Being a busy landlord, you’ll want to ensure you have the most cost-effective and appropriate cover for you. Here are some landlord insurance FAQs to get you started.
Do I have to have insurance to be a landlord?
There is no legal obligation to arrange landlord insurance before you let a property to tenants.
Given the size of the investment you are likely to have made in the purchase of the property and the liabilities faced by your buy to let business, however, you might consider landlord insurance to prove a more than prudent safeguard.
The need for landlord insurance becomes especially important in two further situations:
- if you arranged a buy to let mortgage to buy the property, the lender is almost certain to have made it a condition that you maintain adequate building insurance at all times – sufficient to protect the outstanding mortgage loan you owe; and
- if you employ anyone else in the running of your buy to let business, the law says that you must have at least £5 million employers’ liability insurance – cover which may be arranged entirely separately but may also be incorporated within your landlord insurance provisions.
How is the building covered?
Landlord insurance typically provides cover against threats of loss or damage to the building itself from such events as an escape of water, flooding, fire, impacts, storm damage, vandalism and theft.
The total building sum insured needs to be sufficient for clearing the site and rebuilding the entire property in the aftermath of a major disaster resulting in its total loss.
Can I cover the contents I own?
Landlords typically own at least some of the contents of any let property – if only the furnishings in common areas such as hallways and staircases.
Landlords contents insurance may be incorporated into your landlord insurance policy in the amount you consider sufficient to replace lost or damaged items you own – your tenants are responsible for insuring their own possessions.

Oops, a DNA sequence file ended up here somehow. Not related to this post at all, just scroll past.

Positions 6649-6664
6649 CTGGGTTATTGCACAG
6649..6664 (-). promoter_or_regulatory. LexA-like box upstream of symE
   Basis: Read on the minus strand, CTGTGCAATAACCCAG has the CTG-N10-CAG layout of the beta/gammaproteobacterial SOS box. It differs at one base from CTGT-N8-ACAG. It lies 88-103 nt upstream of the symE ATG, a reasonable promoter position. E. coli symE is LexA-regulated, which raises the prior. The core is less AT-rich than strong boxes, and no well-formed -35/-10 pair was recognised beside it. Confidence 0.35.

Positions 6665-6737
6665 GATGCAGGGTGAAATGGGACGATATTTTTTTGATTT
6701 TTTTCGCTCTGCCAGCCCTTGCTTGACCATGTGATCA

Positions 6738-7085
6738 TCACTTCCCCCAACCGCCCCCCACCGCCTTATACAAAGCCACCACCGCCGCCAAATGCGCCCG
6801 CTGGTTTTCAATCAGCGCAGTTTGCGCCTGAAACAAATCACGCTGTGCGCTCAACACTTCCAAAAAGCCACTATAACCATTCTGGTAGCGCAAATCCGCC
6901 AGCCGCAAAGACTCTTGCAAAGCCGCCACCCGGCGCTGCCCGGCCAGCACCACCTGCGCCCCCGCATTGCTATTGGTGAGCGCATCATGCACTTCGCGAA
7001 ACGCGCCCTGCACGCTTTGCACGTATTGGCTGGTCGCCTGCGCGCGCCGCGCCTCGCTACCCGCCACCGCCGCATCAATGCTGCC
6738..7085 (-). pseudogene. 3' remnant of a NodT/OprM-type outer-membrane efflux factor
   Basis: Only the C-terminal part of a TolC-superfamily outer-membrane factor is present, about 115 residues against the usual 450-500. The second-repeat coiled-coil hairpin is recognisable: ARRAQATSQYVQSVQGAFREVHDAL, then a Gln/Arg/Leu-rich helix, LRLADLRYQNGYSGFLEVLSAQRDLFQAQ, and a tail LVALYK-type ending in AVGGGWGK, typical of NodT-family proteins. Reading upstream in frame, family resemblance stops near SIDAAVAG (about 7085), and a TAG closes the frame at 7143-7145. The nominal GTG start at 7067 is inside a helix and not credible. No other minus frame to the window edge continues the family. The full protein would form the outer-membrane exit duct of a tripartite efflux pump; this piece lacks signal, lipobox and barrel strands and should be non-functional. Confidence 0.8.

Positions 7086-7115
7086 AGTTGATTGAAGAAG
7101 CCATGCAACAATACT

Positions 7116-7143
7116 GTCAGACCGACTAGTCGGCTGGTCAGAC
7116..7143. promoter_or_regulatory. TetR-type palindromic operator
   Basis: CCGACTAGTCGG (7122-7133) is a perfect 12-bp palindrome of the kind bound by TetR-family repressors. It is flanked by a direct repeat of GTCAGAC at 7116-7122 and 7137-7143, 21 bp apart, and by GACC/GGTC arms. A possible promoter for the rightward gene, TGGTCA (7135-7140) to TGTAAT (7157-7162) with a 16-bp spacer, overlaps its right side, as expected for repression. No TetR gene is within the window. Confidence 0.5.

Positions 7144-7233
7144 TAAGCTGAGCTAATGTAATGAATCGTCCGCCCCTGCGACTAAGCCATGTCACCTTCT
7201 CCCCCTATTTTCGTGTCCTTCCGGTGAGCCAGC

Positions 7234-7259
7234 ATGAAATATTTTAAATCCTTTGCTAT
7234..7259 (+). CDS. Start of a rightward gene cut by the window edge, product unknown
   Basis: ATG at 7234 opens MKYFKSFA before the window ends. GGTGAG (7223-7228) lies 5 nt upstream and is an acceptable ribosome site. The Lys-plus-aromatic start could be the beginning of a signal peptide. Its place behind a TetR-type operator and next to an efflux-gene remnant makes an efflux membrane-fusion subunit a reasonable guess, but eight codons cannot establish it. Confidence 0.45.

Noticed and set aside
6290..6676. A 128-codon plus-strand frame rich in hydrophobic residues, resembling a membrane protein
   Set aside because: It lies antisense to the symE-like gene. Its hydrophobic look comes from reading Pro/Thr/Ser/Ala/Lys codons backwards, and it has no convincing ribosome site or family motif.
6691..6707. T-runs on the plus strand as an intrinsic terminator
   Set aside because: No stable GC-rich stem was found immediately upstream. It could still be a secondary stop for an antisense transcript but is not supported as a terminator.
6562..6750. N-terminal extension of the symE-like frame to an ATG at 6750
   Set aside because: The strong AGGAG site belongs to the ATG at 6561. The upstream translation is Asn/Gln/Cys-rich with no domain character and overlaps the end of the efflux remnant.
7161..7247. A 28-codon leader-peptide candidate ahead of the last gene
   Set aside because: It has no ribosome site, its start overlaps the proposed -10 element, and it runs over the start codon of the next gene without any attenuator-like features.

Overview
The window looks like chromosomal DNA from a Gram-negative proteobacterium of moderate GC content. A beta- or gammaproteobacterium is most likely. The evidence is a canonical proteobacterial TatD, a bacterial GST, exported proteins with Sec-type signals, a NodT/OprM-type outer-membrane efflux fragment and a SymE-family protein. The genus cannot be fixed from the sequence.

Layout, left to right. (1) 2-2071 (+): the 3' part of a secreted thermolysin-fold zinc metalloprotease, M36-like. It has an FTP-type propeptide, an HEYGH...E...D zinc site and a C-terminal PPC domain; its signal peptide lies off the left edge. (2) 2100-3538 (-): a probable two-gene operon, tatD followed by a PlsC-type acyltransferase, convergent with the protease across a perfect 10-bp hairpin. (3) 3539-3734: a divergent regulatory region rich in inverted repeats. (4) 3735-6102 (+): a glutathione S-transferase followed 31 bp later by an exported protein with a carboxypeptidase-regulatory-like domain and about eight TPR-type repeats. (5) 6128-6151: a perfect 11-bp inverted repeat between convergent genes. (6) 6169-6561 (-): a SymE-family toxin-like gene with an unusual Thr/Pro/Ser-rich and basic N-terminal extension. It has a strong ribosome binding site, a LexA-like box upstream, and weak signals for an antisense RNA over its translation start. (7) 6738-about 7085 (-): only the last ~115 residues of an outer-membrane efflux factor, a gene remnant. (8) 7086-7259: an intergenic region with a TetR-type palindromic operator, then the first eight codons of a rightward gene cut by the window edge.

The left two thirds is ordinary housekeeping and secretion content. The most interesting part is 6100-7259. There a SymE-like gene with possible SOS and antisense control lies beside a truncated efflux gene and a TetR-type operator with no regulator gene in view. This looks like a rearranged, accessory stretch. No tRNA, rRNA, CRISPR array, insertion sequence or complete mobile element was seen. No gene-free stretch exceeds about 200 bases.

What if I lose rent when the property cannot be let?
If your let property is so severly damaged following a major insured event that it becomes temporarily uninhabitable, your landlord insurance may provide compensation for loss of rental income.
There is likely to be a time limit during which compensation is paid, and the amount is typically limited to a prescribed maximum – often calculated with reference to the total building sum insured.
Can I get indemnity for my liabilities as a landlord?
A landlord’s responsibilities, obligations and liabilities are many and varied.
Ensuring the health and safety of your tenants is, in many instances, prescribed by specific legislation, but you also have a general duty of care to prevent tenants, their visitors, your neighbours or members of the public from suffering injuries or having their property damaged through any negligence in your role as a landlord.
If any such accident occurs and you are held liable, you may be ordered to pay substantial compensation – especially if any injuries are involved.
For that reason, landlord insurance typically incorporates landlord liability indemnity of at least £1 million – and often, depending on the size and type of let property concerned, considerably more than this (up to £5m with some landlord insurance specialists).
Landlord insurance, therefore, may be the way for protecting the financial security and very future of your buy to let business.